What does it take to innovate in ways that make a meaningful impact on entire generations?
That might not sound like a question for a business graduate. In fact, it sounds a little like public sector work.
That’s because it is, and it’s what Allison Reardon (MBA ’07) is spending her newest professional chapter doing. In the fall, she took on the role of director of industry collaboration at MITRE Engenuity.
“My role is to champion the next generation of innovation, working across commercial industry, government, and academia,” Reardon said. “I was really looking for a place that had that real-world impact and big impact. There is a focus on innovation and technology, tackling the world’s most pressing problems and shaping career breakthroughs. These were the tenets I was looking for professionally.”
MITRE Engenuity is the MITRE Corporation’s foundation for public good. It’s an independent, non-partisan organization that works at the intersection of government and industry to accelerate innovation essential to national security, economic stability, and society’s way of life. Reardon collaborates with varying industrial interests in areas like telecommunications, cybersecurity, semiconductors, health care, transportation, AI, synthetic biology, advanced manufacturing, and sustainability. Her job is to find ways to make all of those industries meet the needs of changing generations.
This is serious work aimed at the greater good—unwavering humanity meeting relentless advancement.
“Technology is the market sector where we can make the greatest positive impact and serve the most people,” said Reardon. “I believe we have the opportunity to create solutions at scale that improve quality of life while protecting citizens and our environment. I’m fortunate that I get to collaborate with the best minds from small to large companies, nonprofits, academia, and allied governments worldwide to deliver those solutions.”
One of her first projects is the CHIPS Act, passed in summer 2022, to bring semiconductor manufacturing and talent back to the U.S. The domestic loss of that talent and capability contributed to the supply chain crises hitting the country since the beginning of COVID-19, and MITRE, says Reardon, is working on revitalizing the industry domestically. Working with colleagues who have played an essential role in defining what a fair, equitable, and democratic National Semiconductor Technology Center might look like, she focused on how the defense sector can contribute to accelerating the US microelectronics innovation engine from research and development through market delivery.
“You have the opportunity to protect citizens with the best minds dedicated to these solutions,” she said.
Reardon has invested in her ability to think differently. She earned her Design Thinking for Innovation certificate from Carey’s Executive Education program and says it’s made a difference in how she approaches challenges, using some of the modalities she took from that program in both her personal and professional life to explore challenges more deeply, define the question more accurately, and find more possibilities.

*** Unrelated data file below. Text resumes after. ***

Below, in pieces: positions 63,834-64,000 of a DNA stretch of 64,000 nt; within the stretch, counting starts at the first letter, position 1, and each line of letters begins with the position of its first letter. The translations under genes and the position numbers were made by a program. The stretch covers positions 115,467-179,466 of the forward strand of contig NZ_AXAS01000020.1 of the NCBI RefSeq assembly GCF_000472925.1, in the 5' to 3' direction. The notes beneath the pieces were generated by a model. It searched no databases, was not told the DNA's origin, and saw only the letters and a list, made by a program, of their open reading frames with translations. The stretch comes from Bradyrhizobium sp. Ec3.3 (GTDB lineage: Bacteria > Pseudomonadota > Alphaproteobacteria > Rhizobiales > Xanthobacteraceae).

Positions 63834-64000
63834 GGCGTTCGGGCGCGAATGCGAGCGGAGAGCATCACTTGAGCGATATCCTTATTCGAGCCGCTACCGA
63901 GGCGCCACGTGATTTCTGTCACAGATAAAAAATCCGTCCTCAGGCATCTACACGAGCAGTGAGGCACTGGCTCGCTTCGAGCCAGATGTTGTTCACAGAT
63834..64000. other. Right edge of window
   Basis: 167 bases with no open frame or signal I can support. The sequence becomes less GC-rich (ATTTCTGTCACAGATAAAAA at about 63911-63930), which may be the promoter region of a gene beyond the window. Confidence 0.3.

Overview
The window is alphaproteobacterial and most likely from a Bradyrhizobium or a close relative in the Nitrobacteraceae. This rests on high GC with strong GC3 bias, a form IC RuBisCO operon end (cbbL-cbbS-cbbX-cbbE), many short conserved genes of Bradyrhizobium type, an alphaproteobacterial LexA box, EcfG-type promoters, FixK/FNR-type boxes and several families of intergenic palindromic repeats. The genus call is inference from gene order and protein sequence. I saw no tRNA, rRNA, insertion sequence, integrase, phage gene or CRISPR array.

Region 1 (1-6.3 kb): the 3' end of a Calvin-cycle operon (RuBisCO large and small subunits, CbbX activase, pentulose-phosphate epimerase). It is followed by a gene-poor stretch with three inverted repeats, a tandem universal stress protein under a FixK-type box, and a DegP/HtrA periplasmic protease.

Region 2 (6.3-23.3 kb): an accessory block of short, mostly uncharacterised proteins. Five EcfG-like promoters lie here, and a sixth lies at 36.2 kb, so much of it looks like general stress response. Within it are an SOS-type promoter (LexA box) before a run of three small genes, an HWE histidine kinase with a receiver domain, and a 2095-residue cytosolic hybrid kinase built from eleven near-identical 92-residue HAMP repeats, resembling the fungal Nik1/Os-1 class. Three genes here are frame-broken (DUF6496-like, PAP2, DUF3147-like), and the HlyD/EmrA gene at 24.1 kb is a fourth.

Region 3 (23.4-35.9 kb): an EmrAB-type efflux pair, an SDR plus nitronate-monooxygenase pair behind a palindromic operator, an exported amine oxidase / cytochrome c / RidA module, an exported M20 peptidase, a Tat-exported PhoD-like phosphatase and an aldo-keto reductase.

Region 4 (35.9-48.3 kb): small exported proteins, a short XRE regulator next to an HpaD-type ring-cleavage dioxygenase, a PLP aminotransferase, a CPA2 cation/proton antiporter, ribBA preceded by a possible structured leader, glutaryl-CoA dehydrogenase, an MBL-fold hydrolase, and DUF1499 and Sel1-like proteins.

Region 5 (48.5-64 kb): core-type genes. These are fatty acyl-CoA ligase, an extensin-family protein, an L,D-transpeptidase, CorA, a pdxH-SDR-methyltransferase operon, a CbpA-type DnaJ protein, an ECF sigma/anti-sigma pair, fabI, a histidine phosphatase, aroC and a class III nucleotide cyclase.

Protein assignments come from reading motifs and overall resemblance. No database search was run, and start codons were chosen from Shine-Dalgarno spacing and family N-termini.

Her career before MITRE Engenuity included serving as chief operating officer and partner at Cyber Capital Partners, supporting national and infrastructure market security. Prior to that, she was an assistant vice president post with AT&T supporting defense customers to modernize networks and cyber capabilities around the world. She worked at Exelis, Lockheed Martin, URS, and The World Bank – in management, business development, and analyst positions. All of these experiences contributed to her naming as a Johns Hopkins University Alumni Association Distinguished Alumna last fall.
Staying connected with Carey has meant broadening her perspective. She sits on the Dean’s Alumni Advisory Board, which includes a role as chair of the Nominating Committee and a seat on the Executive Committee. Working with people from other industries has changed the way she sees things.
“When we talk about issues or even looking at student résumés, the different perspectives you get is really insightful,” Reardon said. “It’s been really helpful in my own career. And [the board members] spend so much time with students, it’s just so nice to be around people with energy or enthusiasm to grow in their careers or sometimes switch directions.”
What’s next in tech for the public good
Looking ahead barely halfway through a career in tech innovation for public sector needs, Reardon sees a future that increasingly merges the physical and digital world: more connection between AI and life, more focus on sustainability, and more digital health care delivery through tech like 6G.
“One of the things we’re looking at is improving health spans, not just life spans,” she explained, “so we’re seeing innovation in cities to help people age in place better. There are a lot of insights with big-data analytics and clinical informatics. The business models will go along with that, and tech drives that.”
For Reardon, the business of tech market sector innovation for generational change is the definition of what’s next.